It might surprise some people to learn that formal futures studies has a lot of history in it. When it comes to the topic of economic life and new technologies, one historical pattern we see is periods of experimentation when new technologies are introduced. Lots of trial and error by a lot of different people during these periods. At the beginning, no one really knows what will work or, more importantly, what will end up sticking.
Today, with “artificial intelligence” (and right now, with generative AI most intensely) we are seeing the same thing. Right now, it seems like everyone is playing with these new machines. For most, the experimentation will occur at the level of their daily work and roles. How can they use these emerging tools in their everyday effort to get their things done? For some, however, the experimentation will reach down to the level of their very business model. Some people will be fundamentally rethinking what they could do and how they might do it moving forward.
Given where AI seems to be today and considering how past waves of key technologies have washed through society, this seems like the time for organizations to start having more explicit and forward-looking discussions about how these machines could or should be incorporated into the organization – and what it might mean for their business model.
How Do You Think About AI?
So, to start off, we will take another inspiration from history. One way to think about technologies that mechanize or automate is to organize them according to whether or not they replace labor or if they enhance labor. Will they allow the same thing to be done, just without the traditional labor? Or will they now enable that labor to do new things? Do the new machines replace or augment human labor?
For example, automated telephone switches replaced human telephone operators, just as the standardized shipping container lead quickly to huge losses in longshoreman jobs. In contrast, the computer (combined with spreadsheets) enhanced accountants rather than replacing them.
When you look at the emerging technologies (AI) that you and your team might now be discussing, do you see them as labor replacing or labor enhancing? Are you thinking about them more in terms of automating out human activities or more as tools that will empower or even redefine your staff’s capabilities? And in case you’re worried, there’s no right answer here.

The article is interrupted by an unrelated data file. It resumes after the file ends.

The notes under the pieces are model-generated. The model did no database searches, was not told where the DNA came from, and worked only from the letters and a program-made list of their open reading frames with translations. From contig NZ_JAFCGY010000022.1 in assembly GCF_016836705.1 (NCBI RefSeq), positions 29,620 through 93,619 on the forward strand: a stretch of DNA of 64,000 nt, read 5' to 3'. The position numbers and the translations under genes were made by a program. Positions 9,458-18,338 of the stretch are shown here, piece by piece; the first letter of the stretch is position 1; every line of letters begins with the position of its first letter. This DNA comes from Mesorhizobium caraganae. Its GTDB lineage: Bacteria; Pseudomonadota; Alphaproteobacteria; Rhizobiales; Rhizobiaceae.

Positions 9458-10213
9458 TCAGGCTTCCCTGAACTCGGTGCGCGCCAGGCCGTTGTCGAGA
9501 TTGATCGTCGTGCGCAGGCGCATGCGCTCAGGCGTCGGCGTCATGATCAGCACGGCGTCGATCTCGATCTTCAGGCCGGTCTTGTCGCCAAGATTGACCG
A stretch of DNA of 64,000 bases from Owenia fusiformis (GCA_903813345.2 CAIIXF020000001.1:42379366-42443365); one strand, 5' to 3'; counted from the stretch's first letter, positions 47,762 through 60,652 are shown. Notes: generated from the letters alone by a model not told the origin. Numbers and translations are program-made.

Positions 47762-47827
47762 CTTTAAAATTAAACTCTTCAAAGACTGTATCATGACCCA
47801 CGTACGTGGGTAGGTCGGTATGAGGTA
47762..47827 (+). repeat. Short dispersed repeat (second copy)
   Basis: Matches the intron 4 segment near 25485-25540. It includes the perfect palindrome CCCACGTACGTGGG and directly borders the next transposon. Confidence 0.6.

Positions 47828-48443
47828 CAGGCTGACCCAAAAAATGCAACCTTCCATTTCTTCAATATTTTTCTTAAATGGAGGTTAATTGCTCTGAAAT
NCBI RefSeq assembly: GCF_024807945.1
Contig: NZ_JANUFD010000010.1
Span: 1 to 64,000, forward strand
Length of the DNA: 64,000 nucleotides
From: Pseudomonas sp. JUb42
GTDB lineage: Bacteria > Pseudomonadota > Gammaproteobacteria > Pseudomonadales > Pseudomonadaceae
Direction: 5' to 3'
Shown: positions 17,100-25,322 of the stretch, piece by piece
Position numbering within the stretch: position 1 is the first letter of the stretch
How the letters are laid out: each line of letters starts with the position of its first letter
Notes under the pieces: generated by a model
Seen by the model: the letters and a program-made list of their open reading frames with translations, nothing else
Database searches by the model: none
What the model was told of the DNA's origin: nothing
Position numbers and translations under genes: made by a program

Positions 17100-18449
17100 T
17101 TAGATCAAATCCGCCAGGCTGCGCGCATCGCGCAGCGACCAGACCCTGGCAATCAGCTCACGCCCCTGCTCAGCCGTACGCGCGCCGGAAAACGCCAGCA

Looking at Different Paths Forward
How you see these new tools is one important component. Another is more about vision or values. Are you interested in fundamentally rethinking your organization? Or are you committed to retaining the structure and model you have today? How you answer the replacing/enhancing question and how you answer vision/values one probably leads you down different paths for adopting AI in your organization.
Based on these choices, and considering how organization have responded to new technologies in the past, we might expect four different paths that leaders take when it comes to these new machines:
“Bolt on” new automation tools to the existing structure and processes (Bolt On)
Pursue new efficiencies through reducing headcount (Efficiencies)
Redesigning processes with the idea of “human-machine teaming” (Teaming)
Reimagining the organization as built on machines (AI.biz)
Obviously, these are very broad paths, and the point is that people will be following some version of these paths as they experiment with these new tools. With all of the uncertainty, excitement, and anxiety now swirling around AI, it might be incredibly useful to make these choices explicit.
To simplify, we could use the following matrix to frame a discussion about which basic adoption path is more appealing or appropriate for your organization.
In future posts we will introduce additional tools to help frame these discussions. In the meantime, reach out to us to start mapping more of the AI-related threats and opportunities emerging on the horizon.